EFFECTS OF ACUTE NOISE ON THE CEREBELLAR CORTEX OF ALBINO RATS : A LIGHT MICROSCOPIC STUDY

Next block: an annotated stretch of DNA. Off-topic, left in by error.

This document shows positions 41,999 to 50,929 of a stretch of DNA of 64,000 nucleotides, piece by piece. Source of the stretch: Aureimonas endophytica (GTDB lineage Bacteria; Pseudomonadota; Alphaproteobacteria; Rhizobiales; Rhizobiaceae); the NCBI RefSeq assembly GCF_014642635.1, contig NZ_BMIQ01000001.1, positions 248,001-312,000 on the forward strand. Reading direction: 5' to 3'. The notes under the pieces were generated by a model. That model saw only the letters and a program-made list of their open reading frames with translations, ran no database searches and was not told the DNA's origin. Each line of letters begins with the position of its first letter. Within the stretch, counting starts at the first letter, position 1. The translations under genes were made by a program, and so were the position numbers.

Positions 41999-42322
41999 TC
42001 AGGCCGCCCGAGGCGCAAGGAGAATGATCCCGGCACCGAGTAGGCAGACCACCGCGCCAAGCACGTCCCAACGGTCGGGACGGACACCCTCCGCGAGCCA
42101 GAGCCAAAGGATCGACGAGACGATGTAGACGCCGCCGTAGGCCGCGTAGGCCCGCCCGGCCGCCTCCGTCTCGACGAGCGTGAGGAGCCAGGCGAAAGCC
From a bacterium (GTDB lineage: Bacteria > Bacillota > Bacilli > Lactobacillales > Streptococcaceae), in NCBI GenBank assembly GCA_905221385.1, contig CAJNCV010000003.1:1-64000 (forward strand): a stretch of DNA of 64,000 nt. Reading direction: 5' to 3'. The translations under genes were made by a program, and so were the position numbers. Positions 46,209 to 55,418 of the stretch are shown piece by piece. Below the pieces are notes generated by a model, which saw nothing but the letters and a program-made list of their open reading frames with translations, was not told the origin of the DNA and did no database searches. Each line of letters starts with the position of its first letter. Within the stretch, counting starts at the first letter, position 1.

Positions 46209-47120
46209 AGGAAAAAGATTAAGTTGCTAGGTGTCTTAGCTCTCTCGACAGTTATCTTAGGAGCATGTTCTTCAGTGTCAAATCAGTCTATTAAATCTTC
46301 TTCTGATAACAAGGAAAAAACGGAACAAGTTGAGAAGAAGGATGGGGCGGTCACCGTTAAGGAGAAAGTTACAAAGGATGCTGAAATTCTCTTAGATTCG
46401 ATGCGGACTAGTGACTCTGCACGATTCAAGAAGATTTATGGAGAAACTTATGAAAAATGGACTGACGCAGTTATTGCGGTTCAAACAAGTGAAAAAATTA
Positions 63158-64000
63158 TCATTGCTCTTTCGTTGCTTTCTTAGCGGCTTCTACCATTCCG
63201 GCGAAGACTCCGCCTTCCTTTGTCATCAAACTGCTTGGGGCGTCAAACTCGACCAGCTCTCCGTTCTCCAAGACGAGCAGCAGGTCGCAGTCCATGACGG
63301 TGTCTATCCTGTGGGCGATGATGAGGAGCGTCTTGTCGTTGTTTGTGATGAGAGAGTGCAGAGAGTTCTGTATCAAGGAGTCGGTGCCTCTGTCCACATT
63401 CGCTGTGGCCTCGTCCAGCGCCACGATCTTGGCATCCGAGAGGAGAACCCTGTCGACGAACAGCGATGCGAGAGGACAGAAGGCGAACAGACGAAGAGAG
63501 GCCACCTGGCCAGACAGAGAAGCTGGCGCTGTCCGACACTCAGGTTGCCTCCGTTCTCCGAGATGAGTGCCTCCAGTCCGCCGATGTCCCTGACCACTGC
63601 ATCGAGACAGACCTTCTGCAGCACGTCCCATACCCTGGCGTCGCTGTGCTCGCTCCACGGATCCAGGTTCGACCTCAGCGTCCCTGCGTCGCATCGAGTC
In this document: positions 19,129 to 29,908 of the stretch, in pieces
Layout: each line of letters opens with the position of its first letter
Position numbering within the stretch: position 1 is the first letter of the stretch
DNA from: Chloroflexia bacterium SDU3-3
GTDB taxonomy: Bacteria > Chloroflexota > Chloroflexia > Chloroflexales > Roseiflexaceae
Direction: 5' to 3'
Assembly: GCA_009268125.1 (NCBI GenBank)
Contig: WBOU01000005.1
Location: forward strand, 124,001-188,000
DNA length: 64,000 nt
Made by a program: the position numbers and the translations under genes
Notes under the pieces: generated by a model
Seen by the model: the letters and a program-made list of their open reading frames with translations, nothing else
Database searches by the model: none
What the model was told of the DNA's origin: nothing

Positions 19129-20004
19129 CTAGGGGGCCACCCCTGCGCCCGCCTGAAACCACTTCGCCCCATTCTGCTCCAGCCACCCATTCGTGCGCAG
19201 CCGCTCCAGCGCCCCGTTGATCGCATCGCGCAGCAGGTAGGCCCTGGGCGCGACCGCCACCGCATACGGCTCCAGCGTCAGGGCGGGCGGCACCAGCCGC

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ABSTRACT Twenty —four adult male albino rats were utilized to study the effect of acute noise stress on the cerebellum for short and long durations. The study revealed that mild degree of subpial congestion and histological alterations were observed in the cerebellum after one week of exposure to noise stress. Also these changes were temporary and disappeared after one week of rest following exposure. However, numerous and significant neuro-histopathological and cytological alterations were observed after three weeks of exposure to acute noise stress. These changes included congestion of pial blood vessels in addition to edema and inflammatory cell infiltration in tissue spaces. Moreover, Purkinje cells revealed signs of degeneration and karyolysis, with proliferation of numerous astrocytic cells. No significant signs toward complete recovery were observed after an equal duration of rest following noise exposure in the different cerebellar layers as compared with the previously examined group. Thus, it is clear that acute exposure to noise stress for a long duration affects directly and irreversibly the neurons of cerebellum and causes permanent histopathological changes. However, the short duration of exposure insignificantly affects the neurons and causes temporary and reversible histological alterations.